Public Schools Losing the Right to Fail Students

Jaylen Waddle
Jaylen Waddle

Scoring a "F" on a paper might be a thing of the past, thanks to new public education practices.
Scoring an "F" on a paper might be a thing of the past, thanks to new public education practices.

Nobody likes spending an entire semester struggling to understand a difficult course, only to get an “F” and have to retake the class. Well, that is now illegal in some states, including California, Massachusetts, and Texas.
Many middle and high schools around the nation have done away with failing grades. Some schools now give students an “H” grade, which means grades are being held until the student does some sort of make-up work to improve his/her grade. A policy known as “ZAP” (Zeros Aren’t Permitted) is also being used to give students extra time to finish a late assignment.
Is this practice going to improve the education that students receive? Nobody knows yet. Students like this policy because it gives them a chance to continue trying to understand a subject until they grasp it, without the chance of failing a grade and falling behind in their education. However, several case studies have shown that only 16% of students who received an “H” grade passed the class during their second semester.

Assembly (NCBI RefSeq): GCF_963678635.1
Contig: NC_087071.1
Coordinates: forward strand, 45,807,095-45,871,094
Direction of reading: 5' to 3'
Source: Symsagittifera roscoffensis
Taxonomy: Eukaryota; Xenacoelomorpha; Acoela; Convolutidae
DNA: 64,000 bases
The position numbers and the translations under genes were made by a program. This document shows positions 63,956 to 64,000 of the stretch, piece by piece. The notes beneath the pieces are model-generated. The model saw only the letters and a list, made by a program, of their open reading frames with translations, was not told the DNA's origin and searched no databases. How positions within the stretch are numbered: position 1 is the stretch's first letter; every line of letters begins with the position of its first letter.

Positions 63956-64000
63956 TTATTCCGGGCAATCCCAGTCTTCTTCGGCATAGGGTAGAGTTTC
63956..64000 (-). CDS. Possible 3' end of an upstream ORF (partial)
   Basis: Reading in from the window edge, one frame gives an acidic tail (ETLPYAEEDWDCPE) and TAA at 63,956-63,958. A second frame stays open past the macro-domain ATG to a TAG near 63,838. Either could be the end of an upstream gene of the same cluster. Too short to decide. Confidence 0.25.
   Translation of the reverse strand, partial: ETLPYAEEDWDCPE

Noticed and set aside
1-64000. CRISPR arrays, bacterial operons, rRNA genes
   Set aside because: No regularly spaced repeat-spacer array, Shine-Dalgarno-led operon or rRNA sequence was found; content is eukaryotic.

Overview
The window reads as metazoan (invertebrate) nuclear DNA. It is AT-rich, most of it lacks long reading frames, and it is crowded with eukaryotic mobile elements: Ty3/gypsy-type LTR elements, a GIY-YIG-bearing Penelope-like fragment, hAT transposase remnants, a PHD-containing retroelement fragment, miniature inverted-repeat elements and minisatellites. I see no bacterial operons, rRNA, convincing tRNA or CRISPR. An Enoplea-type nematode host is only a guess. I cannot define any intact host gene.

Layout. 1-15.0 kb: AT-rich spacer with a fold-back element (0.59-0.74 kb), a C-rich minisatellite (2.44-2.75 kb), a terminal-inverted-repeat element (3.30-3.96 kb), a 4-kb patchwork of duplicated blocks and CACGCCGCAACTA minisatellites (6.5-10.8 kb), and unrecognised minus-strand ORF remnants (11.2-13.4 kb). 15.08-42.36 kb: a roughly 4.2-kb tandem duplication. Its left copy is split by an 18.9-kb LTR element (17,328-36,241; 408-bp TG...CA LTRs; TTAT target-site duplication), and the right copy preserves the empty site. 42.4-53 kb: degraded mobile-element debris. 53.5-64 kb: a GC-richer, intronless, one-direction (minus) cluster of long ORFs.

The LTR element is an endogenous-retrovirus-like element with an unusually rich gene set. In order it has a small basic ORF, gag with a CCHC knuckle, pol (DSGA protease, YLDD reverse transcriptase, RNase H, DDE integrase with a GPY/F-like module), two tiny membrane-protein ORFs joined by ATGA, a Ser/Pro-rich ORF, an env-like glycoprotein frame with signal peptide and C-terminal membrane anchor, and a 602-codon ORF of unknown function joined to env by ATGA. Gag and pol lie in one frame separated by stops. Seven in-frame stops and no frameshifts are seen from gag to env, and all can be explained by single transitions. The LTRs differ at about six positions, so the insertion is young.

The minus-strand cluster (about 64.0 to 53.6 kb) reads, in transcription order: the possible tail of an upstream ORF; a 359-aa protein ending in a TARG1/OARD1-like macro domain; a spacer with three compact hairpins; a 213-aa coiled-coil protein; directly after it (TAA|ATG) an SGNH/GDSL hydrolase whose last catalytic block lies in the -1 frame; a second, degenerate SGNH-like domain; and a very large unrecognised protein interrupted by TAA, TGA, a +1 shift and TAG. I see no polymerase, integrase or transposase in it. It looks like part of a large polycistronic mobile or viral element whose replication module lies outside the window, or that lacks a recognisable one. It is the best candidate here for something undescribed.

Michael Petrilli, a researcher at Stanford University, thinks this new grading system will lower education standards and harm the students in the long run.?
“All this does is create cynicism among educators and send signals to students that the education system is not serious about achievement,” Petrilli said.
I personally went to a high school where “Failure Isn’t An Option.” Teachers were not allowed to fail a student, even if the student failed every single assignment. My classmates and I knew this, and we laughed about it. We didn’t see any point to slaving away over a homework assignment or pulling all-nighters for an exam. Why did we need to apply ourselves when we knew we could not fail? Since failue wasn’t an option, we had no incentive to study.
From personal experience at my school, “Failure Isn’t An Option” was a joke among students, I have to agree with Petrilli.
via FoxNews

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